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AEG's Tim Leiweke says proposed NFL stadium plan will call for less money in bonds

At town hall meeting, he says $350 million will be cut to 'the high $200 millions,' as AEG would pay for and control two parking garages in original request. Councilman says new offer appears better.

June 27, 2011|By Sam Farmer
  • AEG executive Tim Leiweke at the news conference announcing the naming right for the proposed NFL stadium in downtown L.A.
AEG executive Tim Leiweke at the news conference announcing the naming… (Al Seib / Los Angeles Times )

Executive Tim Leiweke, spearheading a drive to build a downtown NFL stadium, said AEG this week will present a revised financing plan to the city, one that calls for less money in bonds and contractually obligated revenue to cover them.

Leiweke, speaking Monday night at a town hall meeting in Mar Vista, said the original request of $350 million in municipal bonds to relocate the West Hall of the Convention Center, where the proposed Farmers Field will sit, will be reduced to "the high $200 millions." The bonds would be reduced because AEG would pay for and control two parking garages. Further, he said AEG will lease the stadium land and secure advertising deals that, when combined, will equal the bond payments. The previous plan called for AEG to cover any payment shortfall on a year-by-year basis.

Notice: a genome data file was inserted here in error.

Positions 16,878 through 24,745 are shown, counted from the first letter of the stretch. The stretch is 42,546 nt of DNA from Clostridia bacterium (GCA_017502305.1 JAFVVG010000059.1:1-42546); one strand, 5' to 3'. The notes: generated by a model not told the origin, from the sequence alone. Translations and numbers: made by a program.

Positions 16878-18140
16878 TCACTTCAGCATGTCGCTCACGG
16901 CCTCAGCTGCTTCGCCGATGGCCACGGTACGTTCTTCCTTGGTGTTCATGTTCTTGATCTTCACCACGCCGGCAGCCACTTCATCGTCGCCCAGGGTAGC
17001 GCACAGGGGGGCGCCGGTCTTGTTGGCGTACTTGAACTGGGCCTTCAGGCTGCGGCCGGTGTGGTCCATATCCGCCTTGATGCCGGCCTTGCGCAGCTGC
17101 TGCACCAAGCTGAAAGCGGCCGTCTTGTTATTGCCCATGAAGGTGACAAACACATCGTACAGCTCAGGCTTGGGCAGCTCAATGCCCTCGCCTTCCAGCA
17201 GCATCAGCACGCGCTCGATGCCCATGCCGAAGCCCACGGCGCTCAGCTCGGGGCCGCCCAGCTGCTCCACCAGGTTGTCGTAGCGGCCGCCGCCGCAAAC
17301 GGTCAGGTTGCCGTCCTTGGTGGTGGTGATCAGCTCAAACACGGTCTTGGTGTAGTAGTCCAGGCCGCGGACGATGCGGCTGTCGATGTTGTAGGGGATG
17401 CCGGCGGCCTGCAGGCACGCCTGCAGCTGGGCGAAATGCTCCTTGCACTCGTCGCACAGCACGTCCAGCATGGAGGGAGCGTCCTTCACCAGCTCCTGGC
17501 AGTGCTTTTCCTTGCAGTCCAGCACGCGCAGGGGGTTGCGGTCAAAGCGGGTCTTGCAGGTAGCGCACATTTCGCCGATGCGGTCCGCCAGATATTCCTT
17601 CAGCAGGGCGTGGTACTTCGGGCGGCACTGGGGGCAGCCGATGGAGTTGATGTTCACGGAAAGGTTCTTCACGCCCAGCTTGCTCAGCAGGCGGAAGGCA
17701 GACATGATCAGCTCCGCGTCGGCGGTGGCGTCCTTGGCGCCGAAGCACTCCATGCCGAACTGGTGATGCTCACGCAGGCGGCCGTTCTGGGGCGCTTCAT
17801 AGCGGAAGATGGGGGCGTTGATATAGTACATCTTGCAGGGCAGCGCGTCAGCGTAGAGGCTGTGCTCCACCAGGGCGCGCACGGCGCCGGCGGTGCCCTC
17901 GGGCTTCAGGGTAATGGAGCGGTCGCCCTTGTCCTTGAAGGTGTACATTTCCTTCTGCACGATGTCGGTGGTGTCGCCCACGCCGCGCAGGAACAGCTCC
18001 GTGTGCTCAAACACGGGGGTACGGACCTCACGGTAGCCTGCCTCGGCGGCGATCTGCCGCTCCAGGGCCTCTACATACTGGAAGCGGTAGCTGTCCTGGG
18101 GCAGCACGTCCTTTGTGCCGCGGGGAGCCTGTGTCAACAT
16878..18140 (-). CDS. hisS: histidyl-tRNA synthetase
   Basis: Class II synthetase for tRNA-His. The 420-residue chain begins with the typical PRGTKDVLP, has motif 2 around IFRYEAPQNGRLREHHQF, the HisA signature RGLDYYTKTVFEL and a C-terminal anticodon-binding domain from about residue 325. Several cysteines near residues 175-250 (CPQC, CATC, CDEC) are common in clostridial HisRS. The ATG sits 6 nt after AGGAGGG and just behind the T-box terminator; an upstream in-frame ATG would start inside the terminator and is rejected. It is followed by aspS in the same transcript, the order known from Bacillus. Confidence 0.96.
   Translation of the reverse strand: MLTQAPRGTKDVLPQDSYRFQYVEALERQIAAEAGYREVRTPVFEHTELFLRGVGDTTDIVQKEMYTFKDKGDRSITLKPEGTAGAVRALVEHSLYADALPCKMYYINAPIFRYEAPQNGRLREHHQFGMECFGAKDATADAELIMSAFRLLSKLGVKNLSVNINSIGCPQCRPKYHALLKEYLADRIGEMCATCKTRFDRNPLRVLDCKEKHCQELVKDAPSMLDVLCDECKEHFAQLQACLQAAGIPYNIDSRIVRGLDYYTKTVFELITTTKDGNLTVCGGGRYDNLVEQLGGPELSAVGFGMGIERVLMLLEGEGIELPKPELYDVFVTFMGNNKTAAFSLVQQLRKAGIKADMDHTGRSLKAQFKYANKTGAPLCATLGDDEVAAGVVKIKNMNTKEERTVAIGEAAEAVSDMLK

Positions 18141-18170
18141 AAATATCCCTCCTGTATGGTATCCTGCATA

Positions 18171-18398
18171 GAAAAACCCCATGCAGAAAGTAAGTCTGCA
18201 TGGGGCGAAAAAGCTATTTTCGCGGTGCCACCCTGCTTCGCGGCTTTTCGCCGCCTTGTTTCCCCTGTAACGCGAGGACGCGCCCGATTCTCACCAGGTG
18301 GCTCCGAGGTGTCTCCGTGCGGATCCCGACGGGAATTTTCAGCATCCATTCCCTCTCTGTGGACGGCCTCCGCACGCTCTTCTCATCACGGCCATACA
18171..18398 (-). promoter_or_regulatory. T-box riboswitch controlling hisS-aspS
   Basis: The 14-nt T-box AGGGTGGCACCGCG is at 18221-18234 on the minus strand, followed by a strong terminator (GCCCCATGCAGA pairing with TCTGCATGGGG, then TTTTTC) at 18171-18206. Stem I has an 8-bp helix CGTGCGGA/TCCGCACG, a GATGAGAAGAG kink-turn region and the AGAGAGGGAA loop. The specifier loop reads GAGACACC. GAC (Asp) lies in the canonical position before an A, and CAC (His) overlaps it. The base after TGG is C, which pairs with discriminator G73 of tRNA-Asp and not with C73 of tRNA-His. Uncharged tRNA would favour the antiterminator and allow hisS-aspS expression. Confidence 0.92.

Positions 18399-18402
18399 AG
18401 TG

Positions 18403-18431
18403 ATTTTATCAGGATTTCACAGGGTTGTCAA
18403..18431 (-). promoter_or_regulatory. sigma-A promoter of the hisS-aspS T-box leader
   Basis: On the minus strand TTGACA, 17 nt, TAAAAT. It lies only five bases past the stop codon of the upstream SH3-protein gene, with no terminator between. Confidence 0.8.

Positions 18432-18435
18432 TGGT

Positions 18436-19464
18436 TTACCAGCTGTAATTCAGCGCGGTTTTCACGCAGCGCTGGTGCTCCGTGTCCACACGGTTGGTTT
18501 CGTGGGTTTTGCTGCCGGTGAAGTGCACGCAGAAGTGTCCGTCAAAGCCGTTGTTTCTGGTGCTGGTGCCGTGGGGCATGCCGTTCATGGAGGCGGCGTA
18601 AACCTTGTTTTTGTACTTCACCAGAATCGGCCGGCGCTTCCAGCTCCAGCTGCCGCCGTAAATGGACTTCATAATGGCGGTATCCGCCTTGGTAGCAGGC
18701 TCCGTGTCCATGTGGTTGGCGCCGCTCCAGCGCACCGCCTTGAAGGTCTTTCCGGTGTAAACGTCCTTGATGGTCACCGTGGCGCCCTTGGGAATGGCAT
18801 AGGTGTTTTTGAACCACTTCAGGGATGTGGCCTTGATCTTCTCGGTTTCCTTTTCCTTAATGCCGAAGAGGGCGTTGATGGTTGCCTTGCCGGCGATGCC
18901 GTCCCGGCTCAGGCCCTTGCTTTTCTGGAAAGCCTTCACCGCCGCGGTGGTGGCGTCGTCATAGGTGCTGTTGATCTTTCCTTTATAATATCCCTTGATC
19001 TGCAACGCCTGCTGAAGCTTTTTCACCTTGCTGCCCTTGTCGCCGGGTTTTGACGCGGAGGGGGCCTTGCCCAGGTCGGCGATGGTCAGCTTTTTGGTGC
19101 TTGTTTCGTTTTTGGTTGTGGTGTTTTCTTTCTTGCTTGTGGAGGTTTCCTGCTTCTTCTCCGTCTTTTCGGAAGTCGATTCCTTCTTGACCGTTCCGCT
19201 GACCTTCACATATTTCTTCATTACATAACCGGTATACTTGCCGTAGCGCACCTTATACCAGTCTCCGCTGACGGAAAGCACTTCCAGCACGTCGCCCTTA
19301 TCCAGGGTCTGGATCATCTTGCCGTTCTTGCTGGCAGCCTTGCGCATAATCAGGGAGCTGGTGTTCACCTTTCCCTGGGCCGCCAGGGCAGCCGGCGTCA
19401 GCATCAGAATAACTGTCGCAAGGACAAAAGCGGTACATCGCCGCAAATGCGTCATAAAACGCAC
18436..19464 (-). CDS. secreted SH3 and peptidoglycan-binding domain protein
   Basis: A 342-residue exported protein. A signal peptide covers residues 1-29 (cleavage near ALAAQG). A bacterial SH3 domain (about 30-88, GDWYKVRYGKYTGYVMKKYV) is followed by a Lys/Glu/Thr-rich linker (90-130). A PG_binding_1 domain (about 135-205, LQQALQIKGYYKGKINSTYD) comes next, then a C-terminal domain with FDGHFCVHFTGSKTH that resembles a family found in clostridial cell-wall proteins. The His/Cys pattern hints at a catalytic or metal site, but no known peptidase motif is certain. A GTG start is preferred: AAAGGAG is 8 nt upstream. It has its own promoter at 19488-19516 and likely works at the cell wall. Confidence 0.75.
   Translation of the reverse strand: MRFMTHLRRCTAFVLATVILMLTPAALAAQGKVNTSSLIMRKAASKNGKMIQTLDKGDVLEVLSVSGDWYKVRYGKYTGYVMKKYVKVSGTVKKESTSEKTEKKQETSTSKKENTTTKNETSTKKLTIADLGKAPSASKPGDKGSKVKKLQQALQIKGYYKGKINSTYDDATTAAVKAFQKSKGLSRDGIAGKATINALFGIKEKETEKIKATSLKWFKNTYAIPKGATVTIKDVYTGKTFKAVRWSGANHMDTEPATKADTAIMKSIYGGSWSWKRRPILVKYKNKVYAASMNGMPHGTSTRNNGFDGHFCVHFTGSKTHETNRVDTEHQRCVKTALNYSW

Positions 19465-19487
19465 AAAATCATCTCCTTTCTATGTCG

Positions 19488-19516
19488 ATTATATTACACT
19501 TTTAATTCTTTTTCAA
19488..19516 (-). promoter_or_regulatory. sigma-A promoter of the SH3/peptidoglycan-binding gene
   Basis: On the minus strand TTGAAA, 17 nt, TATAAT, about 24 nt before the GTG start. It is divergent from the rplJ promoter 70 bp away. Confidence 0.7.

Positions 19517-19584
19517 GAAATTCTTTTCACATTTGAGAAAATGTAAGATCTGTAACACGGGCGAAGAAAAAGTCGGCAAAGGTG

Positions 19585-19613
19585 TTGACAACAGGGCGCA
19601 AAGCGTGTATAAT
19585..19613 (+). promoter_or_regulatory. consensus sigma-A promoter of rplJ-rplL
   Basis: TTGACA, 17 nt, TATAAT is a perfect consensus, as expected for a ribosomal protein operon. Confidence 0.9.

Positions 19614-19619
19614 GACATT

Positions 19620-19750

"The general fund will not be at risk," said Leiweke, who will present the latest plan Thursday to the city's ad hoc committee reviewing the offer.

Leiweke said AEG needs to know by July 31 — after which the City Council goes on summer break — if the city will agree to the framework of a deal. He said that deadline will keep the company on track to begin construction of a new West Hall on June 1, 2012, which will require two years. He said a stadium would be ready for the start of the 2016 season.

Among those at the town hall were City Councilmen Bill Rosendahl and Paul Koretz, as Leiweke and AEG executives answered questions from neighborhood representatives.

Koretz said that at first glimpse, the new offer appears better than the last.

"By having a good degree of healthy skepticism, this plan already is considerably better than the one that originally came to us," he said.

"We have to make sure that, in the absolute worst-case scenario, no matter what goes wrong — and unfortunately with the Dodgers, we've seen what can happen — that the city is still in good financial shape."

sam.farmer@latimes.com

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